|It just got better and better …|
|All this, and just for me!|
The ride starts going uphill almost straight away, and keeps heading that way for quite a while. The track is hard, but wet in places, and rocky and rutty the whole way. The grade is just enough to keep you working, but ridable for most fit intermediate riders or better, and it is just awesome. It pushes up through wet forest with ferns everywhere and old myrtles and man-ferns all around you. I tried to take some pictures but just couldn’t capture the colours, but really didn’t care because when you’re enjoying yourself riding up a track, and you know you get to come back down again, well, the riding doesn’t get much better than that.
After about 20-30 minutes of climbing, the trail heads down again for a bit of fast relief, which I found a little hard to enjoy as I was watching my watch concerned about missing dinner. It soon flattened out though, went past a plantation on the left and then came to a T Junction where I turned right up towards Poimena and what I considered the Descent proper.
After a bit more flat, fun riding the trail crosses the first decent river, which was about 30-40cm deep when I crossed, but rideable, and then after a bit more flatish riding, the trail starts climbing again.
Other than one steep, granite flow stone section which started with a very, very intimidating boulder, and a few other short steep pinches where I lost my wheel, I managed to pretty much ride up most of this section to the Wyniford Weir sign.
|Yea, this bit was definitely beyond me.|
|Challenging on the way up, but a blast on the way back down.|
|Creek number 2|
It was hard work, no doubting that, but the technical challenge was fun, and I loved every second of it. The technical section ends just before you dive down and cross the river for the second time, and from there it’s a fairly easy (but not easy) ride up to the Weir, where you turn right to continue up the descent trail. I was getting awful nervous at this stage as my watch had clicked over to my turnaround time of 17:04, but my GPS showed me it was only another 600 metres or so to a track junction. After a moment of indecision, I decided I had enough time to continue on …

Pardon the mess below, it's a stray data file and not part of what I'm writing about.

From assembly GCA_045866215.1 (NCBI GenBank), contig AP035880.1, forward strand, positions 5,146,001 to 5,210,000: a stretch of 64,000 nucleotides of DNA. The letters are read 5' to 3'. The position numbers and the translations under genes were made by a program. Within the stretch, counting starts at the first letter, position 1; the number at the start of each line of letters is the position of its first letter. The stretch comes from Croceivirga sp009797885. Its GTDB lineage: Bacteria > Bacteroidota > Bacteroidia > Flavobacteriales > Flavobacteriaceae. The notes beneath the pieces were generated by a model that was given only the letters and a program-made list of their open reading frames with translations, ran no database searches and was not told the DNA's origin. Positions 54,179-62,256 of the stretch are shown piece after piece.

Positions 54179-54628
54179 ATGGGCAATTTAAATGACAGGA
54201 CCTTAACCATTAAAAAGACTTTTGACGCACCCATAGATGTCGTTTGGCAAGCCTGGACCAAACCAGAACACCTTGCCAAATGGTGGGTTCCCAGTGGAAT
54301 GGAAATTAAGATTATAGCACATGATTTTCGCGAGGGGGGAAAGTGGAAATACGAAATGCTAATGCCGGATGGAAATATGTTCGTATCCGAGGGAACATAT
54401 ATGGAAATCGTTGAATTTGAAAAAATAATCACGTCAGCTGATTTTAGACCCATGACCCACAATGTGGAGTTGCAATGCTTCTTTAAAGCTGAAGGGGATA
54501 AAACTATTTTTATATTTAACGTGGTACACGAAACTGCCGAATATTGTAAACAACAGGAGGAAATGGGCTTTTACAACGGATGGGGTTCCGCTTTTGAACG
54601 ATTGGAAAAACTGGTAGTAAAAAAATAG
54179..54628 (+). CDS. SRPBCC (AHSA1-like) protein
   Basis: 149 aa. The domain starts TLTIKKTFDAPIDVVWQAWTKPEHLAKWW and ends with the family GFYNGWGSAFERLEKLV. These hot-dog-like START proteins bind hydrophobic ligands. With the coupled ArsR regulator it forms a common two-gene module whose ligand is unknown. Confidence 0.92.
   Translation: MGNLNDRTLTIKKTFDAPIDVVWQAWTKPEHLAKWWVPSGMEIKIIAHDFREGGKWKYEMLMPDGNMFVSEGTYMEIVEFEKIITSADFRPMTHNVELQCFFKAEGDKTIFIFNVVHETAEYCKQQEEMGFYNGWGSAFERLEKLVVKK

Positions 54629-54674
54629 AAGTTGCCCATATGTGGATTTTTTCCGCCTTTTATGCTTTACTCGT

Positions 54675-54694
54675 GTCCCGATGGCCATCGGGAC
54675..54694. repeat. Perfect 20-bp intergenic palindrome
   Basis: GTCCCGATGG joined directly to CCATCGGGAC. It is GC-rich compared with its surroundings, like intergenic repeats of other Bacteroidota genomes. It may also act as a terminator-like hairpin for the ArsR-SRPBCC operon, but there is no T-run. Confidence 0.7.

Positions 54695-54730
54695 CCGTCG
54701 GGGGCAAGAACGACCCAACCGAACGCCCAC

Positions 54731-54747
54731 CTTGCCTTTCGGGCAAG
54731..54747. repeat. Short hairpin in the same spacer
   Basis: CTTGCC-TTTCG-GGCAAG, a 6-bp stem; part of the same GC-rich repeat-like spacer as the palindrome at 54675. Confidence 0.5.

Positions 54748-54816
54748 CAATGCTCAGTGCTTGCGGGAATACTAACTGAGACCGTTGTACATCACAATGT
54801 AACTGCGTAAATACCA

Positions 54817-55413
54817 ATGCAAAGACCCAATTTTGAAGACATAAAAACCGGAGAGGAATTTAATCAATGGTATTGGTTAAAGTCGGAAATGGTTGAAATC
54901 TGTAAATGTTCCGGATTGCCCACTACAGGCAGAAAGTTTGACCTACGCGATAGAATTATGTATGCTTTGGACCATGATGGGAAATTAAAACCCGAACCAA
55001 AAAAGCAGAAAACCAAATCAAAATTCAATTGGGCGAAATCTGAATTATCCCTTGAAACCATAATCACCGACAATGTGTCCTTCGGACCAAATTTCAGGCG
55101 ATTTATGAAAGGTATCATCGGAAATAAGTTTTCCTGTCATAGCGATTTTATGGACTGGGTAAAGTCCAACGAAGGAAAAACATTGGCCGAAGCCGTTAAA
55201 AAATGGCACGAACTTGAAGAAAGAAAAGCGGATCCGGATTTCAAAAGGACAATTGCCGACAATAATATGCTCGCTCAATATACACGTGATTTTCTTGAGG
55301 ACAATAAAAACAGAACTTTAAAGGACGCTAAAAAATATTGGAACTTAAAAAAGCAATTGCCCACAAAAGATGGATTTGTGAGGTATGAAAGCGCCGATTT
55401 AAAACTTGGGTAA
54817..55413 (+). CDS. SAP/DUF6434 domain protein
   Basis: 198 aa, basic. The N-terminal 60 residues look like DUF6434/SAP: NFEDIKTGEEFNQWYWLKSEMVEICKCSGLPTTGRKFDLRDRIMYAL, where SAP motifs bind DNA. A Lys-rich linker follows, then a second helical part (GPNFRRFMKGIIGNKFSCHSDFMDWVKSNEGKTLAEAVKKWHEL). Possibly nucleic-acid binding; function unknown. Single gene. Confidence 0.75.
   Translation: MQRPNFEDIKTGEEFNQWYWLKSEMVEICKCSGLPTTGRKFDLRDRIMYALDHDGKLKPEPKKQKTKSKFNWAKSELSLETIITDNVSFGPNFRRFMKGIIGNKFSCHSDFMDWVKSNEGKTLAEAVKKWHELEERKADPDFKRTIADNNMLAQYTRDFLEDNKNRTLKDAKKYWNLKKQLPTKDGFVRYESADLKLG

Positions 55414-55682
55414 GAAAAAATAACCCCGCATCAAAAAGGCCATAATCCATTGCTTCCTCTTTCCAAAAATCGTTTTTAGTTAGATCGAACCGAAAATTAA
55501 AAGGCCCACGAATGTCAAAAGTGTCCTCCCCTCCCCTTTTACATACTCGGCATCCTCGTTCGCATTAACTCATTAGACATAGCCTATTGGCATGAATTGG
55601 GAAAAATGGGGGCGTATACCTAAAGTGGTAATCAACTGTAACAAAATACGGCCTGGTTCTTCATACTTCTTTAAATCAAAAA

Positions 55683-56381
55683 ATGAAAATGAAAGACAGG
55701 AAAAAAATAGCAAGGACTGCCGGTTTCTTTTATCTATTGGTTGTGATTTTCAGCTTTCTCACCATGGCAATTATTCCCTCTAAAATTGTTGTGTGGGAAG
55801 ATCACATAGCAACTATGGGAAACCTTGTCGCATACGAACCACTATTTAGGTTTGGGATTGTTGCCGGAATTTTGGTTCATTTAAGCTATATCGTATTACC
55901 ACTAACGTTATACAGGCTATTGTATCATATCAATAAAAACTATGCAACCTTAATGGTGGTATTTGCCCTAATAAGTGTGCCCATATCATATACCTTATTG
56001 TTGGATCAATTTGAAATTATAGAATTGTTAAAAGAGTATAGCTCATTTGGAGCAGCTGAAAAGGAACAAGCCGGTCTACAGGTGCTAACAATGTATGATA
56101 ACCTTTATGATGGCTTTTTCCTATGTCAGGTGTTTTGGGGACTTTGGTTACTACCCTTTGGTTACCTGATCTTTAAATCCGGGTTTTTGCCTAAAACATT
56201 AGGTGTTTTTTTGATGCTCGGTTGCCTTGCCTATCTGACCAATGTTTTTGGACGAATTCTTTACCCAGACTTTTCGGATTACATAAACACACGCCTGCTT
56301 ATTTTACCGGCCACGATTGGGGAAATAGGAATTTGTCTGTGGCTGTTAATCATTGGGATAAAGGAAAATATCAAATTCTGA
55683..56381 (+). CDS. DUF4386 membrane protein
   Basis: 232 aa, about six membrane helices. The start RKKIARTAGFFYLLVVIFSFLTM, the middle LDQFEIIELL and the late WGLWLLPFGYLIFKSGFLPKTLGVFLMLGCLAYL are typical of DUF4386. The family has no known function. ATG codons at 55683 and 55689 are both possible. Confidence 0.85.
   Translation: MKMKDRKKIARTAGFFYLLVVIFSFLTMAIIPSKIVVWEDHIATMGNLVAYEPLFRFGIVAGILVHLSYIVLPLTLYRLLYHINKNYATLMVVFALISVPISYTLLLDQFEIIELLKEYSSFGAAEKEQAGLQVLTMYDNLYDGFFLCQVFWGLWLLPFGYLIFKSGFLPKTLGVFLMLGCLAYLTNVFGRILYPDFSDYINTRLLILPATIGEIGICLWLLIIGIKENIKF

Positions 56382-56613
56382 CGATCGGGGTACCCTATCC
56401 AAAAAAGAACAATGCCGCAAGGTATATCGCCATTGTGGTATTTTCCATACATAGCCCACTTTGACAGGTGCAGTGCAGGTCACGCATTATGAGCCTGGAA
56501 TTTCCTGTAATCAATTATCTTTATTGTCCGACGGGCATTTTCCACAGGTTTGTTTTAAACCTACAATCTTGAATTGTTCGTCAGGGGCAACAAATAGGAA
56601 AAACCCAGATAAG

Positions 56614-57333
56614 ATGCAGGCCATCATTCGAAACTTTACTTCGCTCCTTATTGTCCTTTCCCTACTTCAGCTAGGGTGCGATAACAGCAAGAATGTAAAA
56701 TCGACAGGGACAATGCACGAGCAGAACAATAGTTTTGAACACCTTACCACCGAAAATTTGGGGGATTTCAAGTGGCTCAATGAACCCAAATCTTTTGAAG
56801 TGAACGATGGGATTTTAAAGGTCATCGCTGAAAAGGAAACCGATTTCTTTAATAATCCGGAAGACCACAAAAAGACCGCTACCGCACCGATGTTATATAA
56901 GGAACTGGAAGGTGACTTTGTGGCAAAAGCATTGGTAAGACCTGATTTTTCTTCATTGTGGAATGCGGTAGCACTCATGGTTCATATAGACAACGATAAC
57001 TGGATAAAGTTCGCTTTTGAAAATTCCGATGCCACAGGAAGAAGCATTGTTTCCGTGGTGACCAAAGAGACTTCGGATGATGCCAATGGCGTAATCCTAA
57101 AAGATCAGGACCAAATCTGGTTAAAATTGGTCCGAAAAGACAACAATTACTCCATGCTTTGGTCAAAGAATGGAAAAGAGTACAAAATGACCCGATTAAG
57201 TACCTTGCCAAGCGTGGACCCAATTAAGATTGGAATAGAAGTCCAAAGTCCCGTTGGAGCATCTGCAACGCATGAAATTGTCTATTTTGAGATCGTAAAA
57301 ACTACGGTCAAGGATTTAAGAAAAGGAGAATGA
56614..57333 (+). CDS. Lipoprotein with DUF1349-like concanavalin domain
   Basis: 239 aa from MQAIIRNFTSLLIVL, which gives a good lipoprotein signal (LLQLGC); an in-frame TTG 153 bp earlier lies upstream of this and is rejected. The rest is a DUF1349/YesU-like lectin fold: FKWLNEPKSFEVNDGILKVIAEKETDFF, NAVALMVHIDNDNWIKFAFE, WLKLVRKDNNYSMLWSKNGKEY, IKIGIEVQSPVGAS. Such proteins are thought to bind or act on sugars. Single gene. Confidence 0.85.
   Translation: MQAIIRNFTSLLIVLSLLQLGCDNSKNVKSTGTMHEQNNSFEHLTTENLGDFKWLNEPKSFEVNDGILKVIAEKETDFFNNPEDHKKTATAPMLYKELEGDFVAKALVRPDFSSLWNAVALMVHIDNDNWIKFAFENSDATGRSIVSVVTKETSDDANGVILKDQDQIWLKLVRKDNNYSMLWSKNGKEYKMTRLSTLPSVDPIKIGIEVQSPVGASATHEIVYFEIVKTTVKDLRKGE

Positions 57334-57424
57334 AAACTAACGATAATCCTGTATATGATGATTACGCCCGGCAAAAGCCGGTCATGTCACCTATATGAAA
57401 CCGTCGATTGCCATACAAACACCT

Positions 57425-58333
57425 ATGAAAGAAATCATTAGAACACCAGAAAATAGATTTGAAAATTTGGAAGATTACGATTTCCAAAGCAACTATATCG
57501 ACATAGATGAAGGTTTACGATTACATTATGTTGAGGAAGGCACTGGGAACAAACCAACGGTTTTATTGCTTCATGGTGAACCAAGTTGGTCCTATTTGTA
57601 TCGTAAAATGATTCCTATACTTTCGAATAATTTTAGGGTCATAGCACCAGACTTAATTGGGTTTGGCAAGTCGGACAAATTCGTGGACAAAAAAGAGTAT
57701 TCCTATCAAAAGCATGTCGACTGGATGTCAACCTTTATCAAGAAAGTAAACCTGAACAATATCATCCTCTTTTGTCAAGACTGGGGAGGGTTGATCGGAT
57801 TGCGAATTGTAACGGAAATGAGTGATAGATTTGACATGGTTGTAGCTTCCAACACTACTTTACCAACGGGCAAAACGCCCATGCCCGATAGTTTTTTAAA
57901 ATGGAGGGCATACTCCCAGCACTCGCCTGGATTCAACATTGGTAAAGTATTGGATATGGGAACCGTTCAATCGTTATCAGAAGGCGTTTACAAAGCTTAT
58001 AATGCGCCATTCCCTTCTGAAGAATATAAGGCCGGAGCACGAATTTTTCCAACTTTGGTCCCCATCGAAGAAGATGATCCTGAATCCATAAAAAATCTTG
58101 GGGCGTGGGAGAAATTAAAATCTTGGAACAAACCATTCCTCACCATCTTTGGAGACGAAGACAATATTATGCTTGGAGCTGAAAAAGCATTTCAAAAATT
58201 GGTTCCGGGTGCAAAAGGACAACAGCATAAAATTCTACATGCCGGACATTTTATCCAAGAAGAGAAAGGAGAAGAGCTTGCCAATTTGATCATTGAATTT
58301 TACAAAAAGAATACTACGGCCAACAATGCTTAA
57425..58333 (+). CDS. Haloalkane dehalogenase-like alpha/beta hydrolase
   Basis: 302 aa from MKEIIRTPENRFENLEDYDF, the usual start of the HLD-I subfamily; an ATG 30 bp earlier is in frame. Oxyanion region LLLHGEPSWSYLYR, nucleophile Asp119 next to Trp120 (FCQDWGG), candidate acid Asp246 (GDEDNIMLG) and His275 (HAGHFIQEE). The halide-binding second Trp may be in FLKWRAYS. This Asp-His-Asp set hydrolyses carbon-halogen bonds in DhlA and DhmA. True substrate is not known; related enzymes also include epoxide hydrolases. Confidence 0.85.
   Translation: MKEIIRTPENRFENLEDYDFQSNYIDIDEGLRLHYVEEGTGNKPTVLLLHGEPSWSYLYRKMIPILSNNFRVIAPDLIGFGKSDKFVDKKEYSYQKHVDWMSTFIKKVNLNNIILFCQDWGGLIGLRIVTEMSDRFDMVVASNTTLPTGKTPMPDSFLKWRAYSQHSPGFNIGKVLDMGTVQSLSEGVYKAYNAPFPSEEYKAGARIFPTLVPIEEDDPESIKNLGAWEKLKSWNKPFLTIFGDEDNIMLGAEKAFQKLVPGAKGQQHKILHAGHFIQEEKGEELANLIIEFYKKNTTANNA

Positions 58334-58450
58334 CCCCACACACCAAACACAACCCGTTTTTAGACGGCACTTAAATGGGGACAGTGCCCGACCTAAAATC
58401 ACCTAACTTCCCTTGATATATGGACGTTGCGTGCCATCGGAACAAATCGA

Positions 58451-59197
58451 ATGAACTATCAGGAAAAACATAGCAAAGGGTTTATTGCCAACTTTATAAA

Thankfully, by this point I was getting towards the top of the plateau, and although there are some steep pinches, both up and down, the riding got faster. The only set back was when I got to the next “junction” shown on my GPS route, I found it didn’t exist. It was 17:16 by this stage, so I was really torn as I was now so close to the top. It didn’t take long for sense to prevail, and with a smile on my face, I just decided to miss dinner and keep going.
There were two more deep river crossing before I rejoined the loop track, both of which I had to carry through after the water stole my momentum and almost threw me off (I was over knee deep in both creeks) then after one final short push (I was beat by this stage) up from the last creek, I found myself triumphantly standing at the loop junction. It was exactly 17.30, so it had taken me 1hr 40 minutes to get up.
I gave myself all of 10 seconds to celebrate, then turned tail and began the descent…